What is CRAAP Test?

At first glance, information sources are often judged by two aspects - the title and therefore the author.

As we search for valid content, The CRAAP Test is very beneficial and mostly used. This test is a generally used technique for fast analyzing information sources.

Unfortunately, most people don’t see whole articles anymore, which is one reason why so much misinformation is distributed. We all know someone who’s given an article without reading it and it usually didn’t finish well.


Imagine a person read an article instead of just clicking “share” because of the title. They force see when the report was published, which helps prepare its currency. Timeliness is an important attribute to consider because some information becomes out-of-date after some time. Outdated factual information, like a research project, maybe an example of what information obsolescence can appear as if.


Defining relevancy requires two things: a perception of how the information is relevant to a topic and how it’s relevant to your research. An article might have one sentence dedicated to your research topic. However, does it, as an entire, add anything useful to your research? For example, let’s say I’m researching alpaca husbandry.

This article published in Nature on the biomechanics of camelids’ footpads is fascinating but it doesn’t answer my question about how to raise alpacas. The only relevant aspect of this text to my research is that it's about camelids. Does the article’s lack of relevancy to my topic make it a nasty article? No. It’s just irrelevant to my research.


couple of topics we can ask ourselves before reading an article are: “Who wrote this? Do they have the power to speak on this subject?” Concluding out whether or not a person has authority in their field is a relatively easy task. Nearly everyone is often searched on the web, including their credentials.

Book and academic article authors are the easiest to determine because their credentials are usually listed within the published work. Authors who publish online on certain sites are usually the next easiest to grasp out.


Examining information against its accuracy involves doing a little research. If an article states something as “fact” then that fact should be backed up with a reference. Citations are digital or physical paper traces to sources of information. We had many of the authors, titles, publications, etc. as references for our research.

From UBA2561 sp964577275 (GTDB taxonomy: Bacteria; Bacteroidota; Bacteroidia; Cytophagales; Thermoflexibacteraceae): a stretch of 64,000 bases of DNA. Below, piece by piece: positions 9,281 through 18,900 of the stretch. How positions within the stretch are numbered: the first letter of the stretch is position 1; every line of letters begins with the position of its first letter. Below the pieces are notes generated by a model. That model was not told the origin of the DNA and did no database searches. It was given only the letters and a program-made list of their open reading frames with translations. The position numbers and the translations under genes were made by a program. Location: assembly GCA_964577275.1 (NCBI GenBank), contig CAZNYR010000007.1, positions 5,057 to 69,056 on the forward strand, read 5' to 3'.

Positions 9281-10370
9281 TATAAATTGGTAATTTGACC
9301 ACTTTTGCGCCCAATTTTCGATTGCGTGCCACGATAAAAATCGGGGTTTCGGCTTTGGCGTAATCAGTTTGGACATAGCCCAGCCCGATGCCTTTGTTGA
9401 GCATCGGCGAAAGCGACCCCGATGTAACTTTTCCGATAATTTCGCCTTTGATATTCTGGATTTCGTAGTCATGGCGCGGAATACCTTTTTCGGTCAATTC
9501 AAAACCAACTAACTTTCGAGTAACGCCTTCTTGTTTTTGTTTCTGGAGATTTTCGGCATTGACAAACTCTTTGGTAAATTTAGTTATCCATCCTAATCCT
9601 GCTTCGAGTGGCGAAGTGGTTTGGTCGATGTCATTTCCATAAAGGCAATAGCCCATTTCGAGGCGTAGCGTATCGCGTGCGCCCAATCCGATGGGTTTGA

References are used to explain where you got your information. Referring to sources of information helps verify the claims an author is making. If a person can’t prove their claims with good, correct evidence then alert bells should be ringing in your head.


Honestly, the simplest thanks to determining a bit of data aim to read it in its entirety. Make the judgment call for why it exists after you’ve got the entire story. But, it’s still possible to know the aim by glancing at the language utilized in the article.

Is the purpose to simply share information? or is it meant to entertain? Is it written for academic audiences or everyday readers? Is it a research article or a judgment piece? Does the author use a specific style, like in an academic source, or everyday language?


It is generally accepted that the current information aspect places an increasing burden on the information consumer. The lack of editorial control in a web environment, coupled with personalized search engine results and filter bubbles of disinformation on social media makes obvious the need for keepers to grow our guidance to teach and encourage lateral, fact-checking behaviors and dispositions.

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